Pandering O’Rourke promises to strip churches of tax exemption status unless they welcome same sex marriage
Perhaps hoping to woo the pro-LGBT audience in front of him at the CNN town hall, Robert Francis “Beto” O’Rourke suggested the federal government should deny tax allowances to a house of worship if it opposes same-sex marriage, a biblical belief that presumably most churches embrace despite the current cultural norms.
“There can be no reward, no benefit, no tax break for anyone,” O’Rourke declared, “that denies the full human rights and the full civil rights of every single one of us.”
According to National Review’s story about O’Rourke’s answer, Sen. Cory Booker was asked the same question but spoke more generally about “consequences” and did not elaborate.
“That was just pandering,” responds Ed Vitagliano, a longtime pastor who also serves as a vice president at the American Family Association. “I have no doubt Beto and the other Democrats would do that if they could, but it’s not going to happen so he was just pandering to the crowd.”
“Beto O’Rourke wants the government to punish anyone who has the wrong beliefs,” Washington Examiner columnist Brad Polumbo responded in a hastily written online op-ed.
Polumbo went on to state that he personally supports same-sex marriage but described a push to revoke tax exemption “viewpoint discrimination” that would amount to a “financial death sentence” for many churches.
“There’s little doubt,” he writes, “that if every church that followed biblical teachings on homosexuality lost tax-exempt status, thousands upon thousands of churches would likely have to shut their doors.”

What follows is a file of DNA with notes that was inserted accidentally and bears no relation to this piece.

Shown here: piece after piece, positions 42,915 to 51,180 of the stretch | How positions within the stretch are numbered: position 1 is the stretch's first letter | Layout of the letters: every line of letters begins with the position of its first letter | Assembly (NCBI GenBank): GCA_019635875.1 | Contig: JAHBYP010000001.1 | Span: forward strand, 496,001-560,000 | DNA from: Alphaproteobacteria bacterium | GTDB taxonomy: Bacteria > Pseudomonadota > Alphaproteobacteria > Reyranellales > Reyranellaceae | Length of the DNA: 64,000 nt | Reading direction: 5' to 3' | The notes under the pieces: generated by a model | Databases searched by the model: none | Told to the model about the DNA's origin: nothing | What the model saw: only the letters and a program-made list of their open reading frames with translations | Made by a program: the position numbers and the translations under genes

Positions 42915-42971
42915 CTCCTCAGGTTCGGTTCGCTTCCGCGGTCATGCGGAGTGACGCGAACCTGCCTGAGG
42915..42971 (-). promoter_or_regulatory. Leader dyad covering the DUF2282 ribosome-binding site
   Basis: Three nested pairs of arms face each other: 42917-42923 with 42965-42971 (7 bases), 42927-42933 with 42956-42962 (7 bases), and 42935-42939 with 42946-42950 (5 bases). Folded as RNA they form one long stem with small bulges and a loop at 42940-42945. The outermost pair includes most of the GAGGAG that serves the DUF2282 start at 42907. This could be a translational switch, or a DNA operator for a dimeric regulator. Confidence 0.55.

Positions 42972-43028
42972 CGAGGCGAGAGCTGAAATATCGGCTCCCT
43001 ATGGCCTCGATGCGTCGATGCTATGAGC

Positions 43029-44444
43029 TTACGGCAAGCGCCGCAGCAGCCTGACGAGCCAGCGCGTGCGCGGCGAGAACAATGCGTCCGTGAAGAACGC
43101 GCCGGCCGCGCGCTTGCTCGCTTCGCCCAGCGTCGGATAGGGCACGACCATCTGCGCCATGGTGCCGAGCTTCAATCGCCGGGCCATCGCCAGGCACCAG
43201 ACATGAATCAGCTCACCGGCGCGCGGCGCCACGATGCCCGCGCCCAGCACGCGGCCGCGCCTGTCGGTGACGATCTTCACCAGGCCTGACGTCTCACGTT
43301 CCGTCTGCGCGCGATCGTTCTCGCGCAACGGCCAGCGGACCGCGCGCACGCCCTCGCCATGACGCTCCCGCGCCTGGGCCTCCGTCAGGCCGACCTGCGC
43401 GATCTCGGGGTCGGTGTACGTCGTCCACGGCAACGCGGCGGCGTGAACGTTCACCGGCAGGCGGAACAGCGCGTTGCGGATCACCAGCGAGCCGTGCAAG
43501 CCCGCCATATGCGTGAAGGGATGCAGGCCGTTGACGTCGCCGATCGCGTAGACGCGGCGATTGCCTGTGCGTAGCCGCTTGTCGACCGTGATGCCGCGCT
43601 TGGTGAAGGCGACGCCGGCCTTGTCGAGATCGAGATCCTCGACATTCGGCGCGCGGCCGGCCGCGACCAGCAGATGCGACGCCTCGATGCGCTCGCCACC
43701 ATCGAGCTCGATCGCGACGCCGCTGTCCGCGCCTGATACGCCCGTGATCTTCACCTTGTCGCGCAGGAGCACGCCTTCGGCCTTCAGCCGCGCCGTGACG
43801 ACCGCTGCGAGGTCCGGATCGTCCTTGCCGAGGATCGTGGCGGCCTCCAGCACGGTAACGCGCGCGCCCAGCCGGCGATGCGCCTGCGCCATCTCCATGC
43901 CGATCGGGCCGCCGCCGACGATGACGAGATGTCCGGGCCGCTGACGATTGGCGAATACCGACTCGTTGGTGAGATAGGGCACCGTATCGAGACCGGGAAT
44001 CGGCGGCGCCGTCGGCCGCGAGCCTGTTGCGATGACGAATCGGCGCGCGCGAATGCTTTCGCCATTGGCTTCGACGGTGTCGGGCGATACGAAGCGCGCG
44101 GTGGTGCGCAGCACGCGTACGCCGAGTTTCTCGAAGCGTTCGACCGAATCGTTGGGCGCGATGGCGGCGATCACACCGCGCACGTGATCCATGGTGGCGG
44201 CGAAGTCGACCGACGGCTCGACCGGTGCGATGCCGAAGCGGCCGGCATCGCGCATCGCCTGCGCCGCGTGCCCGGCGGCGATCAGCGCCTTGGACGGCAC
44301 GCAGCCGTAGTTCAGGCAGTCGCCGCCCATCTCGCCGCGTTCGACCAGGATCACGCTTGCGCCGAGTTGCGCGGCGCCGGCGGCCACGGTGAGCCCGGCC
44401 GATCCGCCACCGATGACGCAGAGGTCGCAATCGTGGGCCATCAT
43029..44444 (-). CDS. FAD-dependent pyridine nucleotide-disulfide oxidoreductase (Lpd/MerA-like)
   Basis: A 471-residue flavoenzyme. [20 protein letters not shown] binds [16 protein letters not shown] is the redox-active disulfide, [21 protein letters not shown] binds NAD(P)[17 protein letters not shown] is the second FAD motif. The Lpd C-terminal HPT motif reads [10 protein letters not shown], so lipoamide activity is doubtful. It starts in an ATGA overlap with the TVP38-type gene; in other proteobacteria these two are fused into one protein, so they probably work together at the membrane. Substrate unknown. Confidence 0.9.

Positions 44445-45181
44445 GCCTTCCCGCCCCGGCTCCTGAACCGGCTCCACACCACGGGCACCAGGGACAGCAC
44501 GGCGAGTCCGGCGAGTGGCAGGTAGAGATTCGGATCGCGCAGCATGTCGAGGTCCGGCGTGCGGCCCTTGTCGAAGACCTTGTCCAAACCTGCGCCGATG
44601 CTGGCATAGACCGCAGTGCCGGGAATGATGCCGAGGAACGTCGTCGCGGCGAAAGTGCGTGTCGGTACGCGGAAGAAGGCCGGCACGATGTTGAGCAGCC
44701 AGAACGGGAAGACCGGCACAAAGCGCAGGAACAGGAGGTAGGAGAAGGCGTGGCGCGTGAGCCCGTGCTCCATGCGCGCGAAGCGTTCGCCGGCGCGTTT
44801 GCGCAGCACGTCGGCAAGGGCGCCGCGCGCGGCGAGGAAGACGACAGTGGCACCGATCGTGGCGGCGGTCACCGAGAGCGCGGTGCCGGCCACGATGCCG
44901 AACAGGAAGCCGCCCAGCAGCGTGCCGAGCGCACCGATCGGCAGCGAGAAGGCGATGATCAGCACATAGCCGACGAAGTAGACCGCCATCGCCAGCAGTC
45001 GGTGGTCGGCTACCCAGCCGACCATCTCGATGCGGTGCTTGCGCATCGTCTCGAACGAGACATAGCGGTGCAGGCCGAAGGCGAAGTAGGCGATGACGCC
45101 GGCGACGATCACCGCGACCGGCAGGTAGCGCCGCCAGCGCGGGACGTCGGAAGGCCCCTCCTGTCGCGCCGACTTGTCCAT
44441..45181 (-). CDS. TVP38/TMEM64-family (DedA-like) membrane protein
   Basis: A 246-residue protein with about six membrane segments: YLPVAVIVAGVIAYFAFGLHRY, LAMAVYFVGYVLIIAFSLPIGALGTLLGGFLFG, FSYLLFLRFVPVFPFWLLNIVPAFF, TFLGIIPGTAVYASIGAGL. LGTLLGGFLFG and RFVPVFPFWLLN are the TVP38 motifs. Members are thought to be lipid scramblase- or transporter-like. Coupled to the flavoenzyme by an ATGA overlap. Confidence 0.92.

If such a law was passed, says Vitagliano, churches would be forced to pay taxes on tithes and offerings that remain in the church’s bank account at year’s end.
What makes such a proposal so unlikely, the AFA spokesman adds, is that a federal law targeting religious non-profits but exempting secular ones would never become law. If it did, he says, it would be struck down as unconstitutional.
Although a liberal politician endorsing ending tax exemption may seem farfetched to many churchgoers, conservatives have warned the Church for some time the Left views the pews and the pulpit as an enemy of progressivism.
One example is Barack Obama replacing “freedom or religion” with “freedom of worship” during his term, which was recognized by some as moving 1st Amendment rights inside the church building and off the public square.
More recently, OneNewsNow reported on LGBT-friendly civil rights commissions in two states that expanded their demands beyond Christian-run businesses to include churches.
Their reasoning? A “public accommodation,” non-discrimination ordinance demands “equality” from not only the Christian baker and the Christian florist but the local Catholic, Southern Baptist, and United Methodist congregations, too.
“Beto and some Democrats have declared war on churches,” observes Texas Values leader Jonathan Saenz. “And to that we say, Come and take it.”
Saenz tells OneNewsNow that Texas state law includes the Pastor Protection Act, which protects pastors and churches in The Lone Star state from exactly what O’Rourke openly proposed Thursday night.
Copyright OneNewsNow.com. Reprinted with permission.